The American Hospital Association is going back to square one on the issue of provider accountability for quality of care, including an examination of the role of private accrediting agencies.
In a background policy document being circulated to its nine regional policy boards, the AHA identified what it believes are the four major dimensions of accountability. And it asks key hospital industry leaders to identify the public or private organizations that should be responsible for each dimension.
With healthcare reform on the horizon, the AHA feels the need to take a proactive approach to accountability, an issue on which it has allowed other organizations to take the policy lead.
The AHA's regional policy boards will discuss the document and accountability issues at their summer round of meetings across the country starting this week. The AHA's board of trustees will use the feedback from the meetings to draft a formal policy on provider accountability at the trustees' annual meeting next month in Dallas.
MODERN HEALTHCARE obtained a copy of the accountability document last week.
The debate comes at a time of growing hospital dissatisfaction with a key player in the accountability arena, the Joint Commission on Accreditation of Healthcare Organizations. Using its quality-assurance standards, the JCAHO accredits about 5,300 facilities nationwide. Accredited hospitals automatically qualify for the Medicare program as well as Medicaid programs in many states.
During the past six months, several hospitals and state hospital associations have become vocal about their dissatisfaction with the JCAHO, alleging that the value they receive from the accreditation process isn't worth the cost or effort. Many hospitals are considering voluntarily dropping accreditation (July 4, p. 4).
Still other hospitals are questioning the value of the JCAHO's clinical indicator program, which will become mandatory for accredited hospitals as early as 1996 (March 14, p. 30).
"We're looking at the whole broad issue of accountability," said Richard Wade, the AHA's senior vice president for communication. "Accreditation is a part of this."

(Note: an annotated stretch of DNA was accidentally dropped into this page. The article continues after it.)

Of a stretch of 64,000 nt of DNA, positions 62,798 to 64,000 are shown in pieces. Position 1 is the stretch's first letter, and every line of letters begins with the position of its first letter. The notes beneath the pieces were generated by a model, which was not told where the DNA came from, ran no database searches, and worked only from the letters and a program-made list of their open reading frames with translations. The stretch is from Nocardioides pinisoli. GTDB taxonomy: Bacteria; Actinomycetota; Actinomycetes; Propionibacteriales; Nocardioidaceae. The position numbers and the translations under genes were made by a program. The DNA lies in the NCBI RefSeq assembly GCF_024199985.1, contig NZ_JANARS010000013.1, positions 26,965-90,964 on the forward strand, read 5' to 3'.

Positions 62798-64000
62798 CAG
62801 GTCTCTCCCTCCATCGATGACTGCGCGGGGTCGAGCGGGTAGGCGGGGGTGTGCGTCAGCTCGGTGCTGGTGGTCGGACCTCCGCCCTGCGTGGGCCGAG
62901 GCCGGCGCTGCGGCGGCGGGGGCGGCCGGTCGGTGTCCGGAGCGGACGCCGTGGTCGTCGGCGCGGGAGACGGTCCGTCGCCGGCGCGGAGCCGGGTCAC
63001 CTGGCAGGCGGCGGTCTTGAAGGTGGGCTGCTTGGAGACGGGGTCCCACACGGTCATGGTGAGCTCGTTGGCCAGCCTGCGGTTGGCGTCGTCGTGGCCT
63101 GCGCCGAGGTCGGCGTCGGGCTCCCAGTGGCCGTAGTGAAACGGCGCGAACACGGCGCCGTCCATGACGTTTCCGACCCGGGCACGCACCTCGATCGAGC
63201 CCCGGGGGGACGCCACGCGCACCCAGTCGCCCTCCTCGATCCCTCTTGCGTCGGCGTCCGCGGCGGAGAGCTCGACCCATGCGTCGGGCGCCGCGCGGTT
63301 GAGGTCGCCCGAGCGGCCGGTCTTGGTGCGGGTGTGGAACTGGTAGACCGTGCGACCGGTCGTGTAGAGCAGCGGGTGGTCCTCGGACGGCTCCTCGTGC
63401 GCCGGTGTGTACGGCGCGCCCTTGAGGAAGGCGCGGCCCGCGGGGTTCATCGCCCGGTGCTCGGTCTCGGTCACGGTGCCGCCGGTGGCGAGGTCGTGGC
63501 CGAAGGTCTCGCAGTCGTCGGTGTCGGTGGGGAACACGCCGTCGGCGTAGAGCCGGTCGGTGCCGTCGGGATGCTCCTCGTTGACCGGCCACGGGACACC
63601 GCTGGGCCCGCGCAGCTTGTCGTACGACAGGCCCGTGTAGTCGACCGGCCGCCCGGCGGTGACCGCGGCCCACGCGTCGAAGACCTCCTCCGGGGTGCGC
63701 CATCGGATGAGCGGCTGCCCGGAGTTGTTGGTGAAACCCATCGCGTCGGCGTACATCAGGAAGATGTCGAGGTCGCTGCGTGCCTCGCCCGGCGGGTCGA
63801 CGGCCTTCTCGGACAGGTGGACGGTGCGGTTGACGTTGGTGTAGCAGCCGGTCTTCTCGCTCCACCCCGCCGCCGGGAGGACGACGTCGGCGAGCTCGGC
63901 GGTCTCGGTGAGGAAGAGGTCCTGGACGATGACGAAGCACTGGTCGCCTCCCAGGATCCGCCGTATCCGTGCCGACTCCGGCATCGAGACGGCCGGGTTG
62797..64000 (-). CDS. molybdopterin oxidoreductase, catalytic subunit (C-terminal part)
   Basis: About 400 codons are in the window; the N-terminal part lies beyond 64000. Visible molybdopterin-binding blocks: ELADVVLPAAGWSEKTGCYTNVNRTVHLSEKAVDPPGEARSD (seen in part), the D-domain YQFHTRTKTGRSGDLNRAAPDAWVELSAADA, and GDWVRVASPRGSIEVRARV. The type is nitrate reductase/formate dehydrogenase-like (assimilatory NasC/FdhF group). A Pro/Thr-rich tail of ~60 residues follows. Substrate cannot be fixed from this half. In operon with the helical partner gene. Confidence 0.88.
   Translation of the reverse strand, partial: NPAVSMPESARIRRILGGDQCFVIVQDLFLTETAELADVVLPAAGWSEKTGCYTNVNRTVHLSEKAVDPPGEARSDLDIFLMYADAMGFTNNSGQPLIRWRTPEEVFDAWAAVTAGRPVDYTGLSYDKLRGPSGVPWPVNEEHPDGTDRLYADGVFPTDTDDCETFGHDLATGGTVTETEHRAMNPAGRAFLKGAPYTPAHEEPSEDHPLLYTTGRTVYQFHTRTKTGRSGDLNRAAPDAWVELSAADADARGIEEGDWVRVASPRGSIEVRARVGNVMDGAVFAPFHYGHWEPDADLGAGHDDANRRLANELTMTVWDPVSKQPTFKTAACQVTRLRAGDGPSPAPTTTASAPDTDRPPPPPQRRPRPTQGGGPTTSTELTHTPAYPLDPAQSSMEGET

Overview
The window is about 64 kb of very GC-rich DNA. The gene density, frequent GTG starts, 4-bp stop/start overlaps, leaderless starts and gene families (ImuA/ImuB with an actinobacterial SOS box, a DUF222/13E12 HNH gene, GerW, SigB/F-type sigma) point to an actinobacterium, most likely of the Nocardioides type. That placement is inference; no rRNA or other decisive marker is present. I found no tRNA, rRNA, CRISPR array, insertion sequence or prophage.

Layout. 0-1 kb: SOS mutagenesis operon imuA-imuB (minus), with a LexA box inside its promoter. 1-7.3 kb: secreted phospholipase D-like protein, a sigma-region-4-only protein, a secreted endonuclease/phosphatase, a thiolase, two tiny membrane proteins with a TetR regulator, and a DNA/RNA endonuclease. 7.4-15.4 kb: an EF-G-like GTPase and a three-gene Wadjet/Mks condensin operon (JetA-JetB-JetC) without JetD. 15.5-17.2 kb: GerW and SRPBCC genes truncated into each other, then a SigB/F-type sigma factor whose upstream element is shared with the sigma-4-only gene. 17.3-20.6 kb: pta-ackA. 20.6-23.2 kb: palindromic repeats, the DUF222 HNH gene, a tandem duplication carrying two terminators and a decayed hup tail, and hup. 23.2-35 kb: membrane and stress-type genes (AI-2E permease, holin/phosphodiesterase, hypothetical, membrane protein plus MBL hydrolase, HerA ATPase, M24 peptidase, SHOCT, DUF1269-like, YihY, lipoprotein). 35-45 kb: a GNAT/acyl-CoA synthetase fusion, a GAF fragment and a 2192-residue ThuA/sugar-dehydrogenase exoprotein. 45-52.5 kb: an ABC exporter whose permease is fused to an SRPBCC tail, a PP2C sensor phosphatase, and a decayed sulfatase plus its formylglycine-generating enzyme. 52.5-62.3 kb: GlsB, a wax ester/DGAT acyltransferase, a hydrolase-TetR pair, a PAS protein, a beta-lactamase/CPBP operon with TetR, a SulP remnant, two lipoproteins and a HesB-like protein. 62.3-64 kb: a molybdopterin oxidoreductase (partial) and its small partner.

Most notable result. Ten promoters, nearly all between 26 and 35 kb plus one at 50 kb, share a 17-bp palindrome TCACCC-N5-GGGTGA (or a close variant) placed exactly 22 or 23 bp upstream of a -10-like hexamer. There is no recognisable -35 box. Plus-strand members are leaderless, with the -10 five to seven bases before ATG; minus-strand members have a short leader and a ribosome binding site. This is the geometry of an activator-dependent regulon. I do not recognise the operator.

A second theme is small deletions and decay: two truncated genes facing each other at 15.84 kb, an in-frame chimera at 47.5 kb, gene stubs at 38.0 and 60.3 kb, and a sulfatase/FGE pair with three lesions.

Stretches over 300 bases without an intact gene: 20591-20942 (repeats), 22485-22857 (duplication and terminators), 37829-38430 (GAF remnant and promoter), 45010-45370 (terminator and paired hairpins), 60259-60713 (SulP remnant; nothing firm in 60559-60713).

The AHA has seven representatives on the JCAHO's 28-member board. In addition, the association recently appointed a new liaison, Jonathan Lord, M.D., to the Joint Commission (June 20, p. 26).
In its five-page policy paper, the AHA didn't identify any public or private organization by name. That continues a key tenet of the policy development process, which began in March. The AHA wants its policy board members to consider the accountability issue objectively, setting aside any personal feelings they may have about the JCAHO or any other private accrediting agency (April 18, p. 3).
In the paper, called "Accountability for Quality in a Reformed Health Care System," the AHA listed four dimensions of accountability. They are eligibility to deliver services; performance improvement by healthcare organizations; consumer and purchaser choice; and community health status improvement.
The AHA wants its policy board members to identify the public or private organizations that should play the major role in each category.
For example, who should be responsible for determining which providers are eligible to deliver care? Should it be the federal government, state governments or private accrediting agencies through "deemed status" arrangements with state and federal officials?
Also, the AHA wants its policy board members to decide who should be responsible for releasing quality-of-care information to the public. Should it be private accrediting agencies, federal or state governments, or purchasers?
In addition to helping the association reach those conclusions, the exercise will identify duplicate activities among the public and private organizations, Mr. Wade said. That may help the AHA in its effort to reduce redundant quality reporting requirements facing many hospitals, he said.
Mr. Wade said the policy could contain criteria by which to judge the ability of organizations, including private accrediting agencies like the JCAHO, to fulfill key accountability roles.